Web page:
How do we know that won't happen again?
We don't. But we do know that Harper continues to develop, and as he becomes more experienced, he will have less up-and-down stretches, as he becomes a more consistent hitter. That's being shown here in the first two weeks of the season.
It's been 12 games, but it is exciting to see what the future holds for the 2015 Bryce Harper. Something seems a little different about him and that is something to like.
The 2014 World Series came to a close with Madison Bumgarner on the hill, after tossing five scoreless innings to defeat the Kansas City Royals.
On top of what had been an excellent season for Bumgarner, he tossed a Major League record 52.2 postseason innings. Overall, he threw 270 innings over the course of 2014, excluding his Spring Training starts. Bumgarner could have easily thrown 300 innings in 2014, combining Spring Training, the regular season, and the postseason.
That's a lot of innings.
Bumgarner's fastball has started a tick slower to begin 2015 than it was at the end of 2014. In October of last year, Bumgarner was pumping 93.65 mph. Now, he's throwing just 92.25.
That's 1.40 mph lost on his heater. While it doesn't seem like much, it does mean a lot in a big league setting, plus it could be an indication that Bumgarner isn't where he was and has overworked his arm.
Since 2000, five pitchers--Bumgarner, Curt Schilling, Josh Beckett, Randy Johnson, and Cliff Lee--have thrown over 38 innings in a single postseason. None of those five pitchers showed a serious sense of fatigue, at least from their ERA, the following season.
Since Pitch F/X data wasn't implemented by Major League Baseball until 2006, of the pitchers listed above, Cliff Lee's 2009 postseason is on record. So, therefore, I looked at his velocity before and after his 40.1 inning 2009 playoffs.
In 2009, Cliff Lee worked an average 91.50 mph fastball. In 2010, his fastball speed actually took a slight increase to 91.90 mph. There was no serious sign of fatigue, as Lee went on to go 12-9 with a 3.18 ERA and 10.28 strikeout-to-walk ratio that year.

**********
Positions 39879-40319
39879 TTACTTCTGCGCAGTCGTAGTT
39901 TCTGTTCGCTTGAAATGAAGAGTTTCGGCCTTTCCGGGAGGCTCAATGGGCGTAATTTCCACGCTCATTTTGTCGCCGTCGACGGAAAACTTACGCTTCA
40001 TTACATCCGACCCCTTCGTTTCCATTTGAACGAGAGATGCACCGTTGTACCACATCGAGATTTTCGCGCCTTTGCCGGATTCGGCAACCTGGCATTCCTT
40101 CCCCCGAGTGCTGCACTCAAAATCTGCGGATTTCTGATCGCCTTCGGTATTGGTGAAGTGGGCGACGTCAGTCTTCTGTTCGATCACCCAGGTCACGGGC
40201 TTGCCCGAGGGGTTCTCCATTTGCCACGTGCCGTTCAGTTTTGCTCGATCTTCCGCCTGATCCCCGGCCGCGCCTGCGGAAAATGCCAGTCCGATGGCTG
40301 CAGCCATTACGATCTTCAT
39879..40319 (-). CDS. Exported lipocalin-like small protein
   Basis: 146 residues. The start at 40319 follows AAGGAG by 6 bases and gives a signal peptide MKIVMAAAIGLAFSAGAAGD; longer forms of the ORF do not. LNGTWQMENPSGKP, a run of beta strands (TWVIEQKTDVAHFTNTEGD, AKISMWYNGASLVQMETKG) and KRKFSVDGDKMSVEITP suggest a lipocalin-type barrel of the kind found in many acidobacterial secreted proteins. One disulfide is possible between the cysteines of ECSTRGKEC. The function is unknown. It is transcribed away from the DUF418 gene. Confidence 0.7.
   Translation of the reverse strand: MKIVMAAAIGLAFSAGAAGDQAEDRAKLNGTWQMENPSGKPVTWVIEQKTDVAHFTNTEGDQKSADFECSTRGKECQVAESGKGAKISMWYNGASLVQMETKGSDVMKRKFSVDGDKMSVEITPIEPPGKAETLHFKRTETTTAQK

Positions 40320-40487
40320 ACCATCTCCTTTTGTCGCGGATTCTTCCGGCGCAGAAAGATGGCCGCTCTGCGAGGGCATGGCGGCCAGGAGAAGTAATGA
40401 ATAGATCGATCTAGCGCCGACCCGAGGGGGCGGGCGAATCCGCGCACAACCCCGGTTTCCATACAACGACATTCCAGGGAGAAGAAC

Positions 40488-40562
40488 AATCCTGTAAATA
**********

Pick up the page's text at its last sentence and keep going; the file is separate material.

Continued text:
Bumgarner's season hasn't been pretty this year, as he has gone 1-1 with a 5.29 ERA and a 5.50 strikeout-to-walk ratio in 17 innings. His FIP, however, suggests that he has been subject to some bad luck thus far. His FIP is over a run lower than his ERA, at 4.09.
Bumgarner may have started the season off on the wrong foot, but there is absolutely no reason to be worried about his status longterm. Everything will be just fine.
Major League Baseball has recently been investigating an interesting case, one that includes the Cubs possibly tampering with a manager who was still technically under contract in the Rays' Joe Maddon.
The Cubs hired Maddon at the beginning of last offseason after he used a special opt-out clause in his deal with Tampa. The opt-out became active when former general manager Andrew Friedman left to become the Dodgers' president of baseball operations.
Maddon was quickly hired by the Cubs after opting-out on October 23 on a five-year, $25 million deal. MLB rules state that a team can not have contract discussions with team personal, whether it would be a player, coach, or front office person, while they are under contract with another team.
Commissioner Rob Manfred said yesterday that a verdict on the case should come "fairly quickly," according to Marc Topkin of the Tampa Bay Times.
The whole situation in Chicago was a bit uneasy. The Cubs had to fire manager Rick Renteria, who signed a three-year deal, after just one year, even though the Cubs showed signs of improvement in wins and competitiveness.
If the Cubs are found guilty, they may have to provide some compensation to the Rays, which may include cash or a player.
I can't make a fair judgement on whether the Cubs truly "tampered" with Maddon, but at the time of his opt-out, just the Twins had a managerial opening. Maddon or his agent Alan Nero likely had some knowledge that the Cubs would show interest in hiring him, but will there be enough evidence to prove that?
Maddon did say publicly that he was happy in his position with the Rays and wanted to stay there longterm. Then how did something just spur within him that he would quickly want to opt-out, especially without someone telling him he should have?
The business side of this deal may not be the cleanest, and when Major League Baseball makes its decision soon, the Cubs may have to pay the price. It definitely looks like they could have tampered, but without concrete evidence, I really don't know either way. All I know, however, is that Maddon is looking to take the Cubs back to the World Series for the first time since 1908.